It’s a cardinal rule not to take anything home from the sea bottom — divers should never make mementos of living things like coral, starfish or even shells. But divers should also know better than to leave anything behind.
The Florida Keys Marine Sanctuary is asking divers not to put anything on the seafloor — even temporarily. This is becoming more and more of a problem in recent years, according to the sanctuary management. What may appear to be bare rock or uninhabited seafloor is actually teeming with life.
“From lawn ornaments to bags of candy, we’ve seen Keys divers placing or anchoring items to the seafloor, even if only long enough to take photos. Temporary placement of an item may seem innocuous, but such activities can harm the reef resources that attract divers to the Keys in the first place,” says Sean Morton, sanctuary superintendent.
Read the full release from the Florida Keys National Marine Sanctuary below to learn more about this issue and also to learn how you can get a permit for approved seafloor activity. — Katie Lewis
Florida Keys National Marine Sanctuary asks divers to respect the seafloor
Placement of items on seafloor can damage young corals, marine life
Florida Keys National Marine Sanctuary asks divers for help in protecting the coral and benthic – or sea bottom – resources of the Keys and to follow existing regulations prohibiting placement of items on, or disturbance to, the sanctuary seafloor. In recent years, sanctuary management has documented an increase in activities that impact the seafloor, including the temporary placement of items for photo opportunities or marketing events.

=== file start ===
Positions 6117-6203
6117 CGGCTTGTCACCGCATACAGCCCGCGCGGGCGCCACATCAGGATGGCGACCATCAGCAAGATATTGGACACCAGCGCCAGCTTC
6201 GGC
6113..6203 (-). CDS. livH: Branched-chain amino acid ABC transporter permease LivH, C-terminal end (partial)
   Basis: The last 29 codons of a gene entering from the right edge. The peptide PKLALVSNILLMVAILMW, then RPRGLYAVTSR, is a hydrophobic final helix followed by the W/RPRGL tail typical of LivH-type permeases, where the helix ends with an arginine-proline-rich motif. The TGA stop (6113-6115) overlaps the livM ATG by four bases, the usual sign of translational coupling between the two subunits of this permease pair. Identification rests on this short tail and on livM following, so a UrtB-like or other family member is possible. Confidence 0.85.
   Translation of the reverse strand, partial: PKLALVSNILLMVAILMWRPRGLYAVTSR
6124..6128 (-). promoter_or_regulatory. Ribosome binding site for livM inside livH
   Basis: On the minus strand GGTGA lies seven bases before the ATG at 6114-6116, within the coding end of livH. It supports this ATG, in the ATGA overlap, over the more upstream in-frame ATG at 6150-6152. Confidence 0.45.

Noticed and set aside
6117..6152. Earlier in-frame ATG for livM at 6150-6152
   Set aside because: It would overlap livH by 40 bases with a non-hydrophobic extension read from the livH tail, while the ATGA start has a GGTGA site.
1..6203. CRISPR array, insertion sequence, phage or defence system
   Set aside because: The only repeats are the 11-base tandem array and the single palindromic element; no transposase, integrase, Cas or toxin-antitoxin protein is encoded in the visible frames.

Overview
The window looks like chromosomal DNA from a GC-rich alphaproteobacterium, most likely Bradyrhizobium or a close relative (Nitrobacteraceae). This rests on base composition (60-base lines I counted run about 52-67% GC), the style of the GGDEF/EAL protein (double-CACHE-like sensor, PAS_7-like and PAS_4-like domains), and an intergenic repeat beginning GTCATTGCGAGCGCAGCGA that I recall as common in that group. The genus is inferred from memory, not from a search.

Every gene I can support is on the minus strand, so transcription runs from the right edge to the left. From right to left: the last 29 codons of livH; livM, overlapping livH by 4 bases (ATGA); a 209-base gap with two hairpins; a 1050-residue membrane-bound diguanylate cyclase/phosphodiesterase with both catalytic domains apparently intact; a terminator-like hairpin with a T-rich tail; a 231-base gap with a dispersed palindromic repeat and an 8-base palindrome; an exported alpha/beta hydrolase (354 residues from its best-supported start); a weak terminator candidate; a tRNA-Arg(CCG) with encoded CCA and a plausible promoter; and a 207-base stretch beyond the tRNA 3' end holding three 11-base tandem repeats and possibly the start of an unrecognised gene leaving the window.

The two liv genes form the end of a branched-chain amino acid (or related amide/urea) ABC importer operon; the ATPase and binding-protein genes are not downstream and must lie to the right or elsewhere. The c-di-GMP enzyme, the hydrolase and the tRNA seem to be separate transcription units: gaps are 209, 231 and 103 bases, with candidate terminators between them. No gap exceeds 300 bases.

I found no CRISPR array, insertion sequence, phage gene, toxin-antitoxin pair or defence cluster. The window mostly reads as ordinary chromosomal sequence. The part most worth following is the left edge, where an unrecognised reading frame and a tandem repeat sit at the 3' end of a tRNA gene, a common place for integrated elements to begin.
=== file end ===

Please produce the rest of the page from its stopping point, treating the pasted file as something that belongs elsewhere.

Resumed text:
Since 1997, the seafloor has been protected by sanctuary regulations. Approved exceptions to these regulations include anchoring in waters greater than 40 feet deep, licensed fishing gear (lobster and stone crab traps), and any other activities conducted under a valid permit from the sanctuary.
“From lawn ornaments to bags of candy, we’ve seen Keys divers placing or anchoring items to the seafloor, even if only long enough to take photos. Temporary placement of an item may seem innocuous, but such activities can harm the reef resources that attract divers to the Keys in the first place,” said Sean Morton, sanctuary superintendent. “What may look like a rock or sand to the untrained eye is actually habitat covered with life, including juvenile coral recruits.”
The sanctuary oversees a permitting process to allow activities that would otherwise be prohibited to occur with minimal negative impact to the marine environment. Permits may be issued for research, educational, archeological, or other purposes that increase the scientific understanding or natural resource value of the sanctuary and its resources. The sanctuary issues more than 200 permits every year to private and public institutions, non-governmental organizations, and individuals.
Permit applications for research and education activities are reviewed on a first-come, first-served basis. On average, processing time for permits is 30 days, but may be longer for complicated requests or requests that include the collection of sensitive or prohibited organisms (e.g., coral species). For additional information on sanctuary permits, visit http://floridakeys.noaa.gov/permits/welcome.html.
Florida Keys National Marine Sanctuary protects 2,900 square nautical miles of critical marine habitat, including coral reef, hard bottom, sea grass meadows, mangrove communities and sand flats. NOAA and the state of Florida manage the sanctuary. Visit us online at floridakeys.noaa.gov or on Facebook at www.facebook.com/floridakeysnoaagov.
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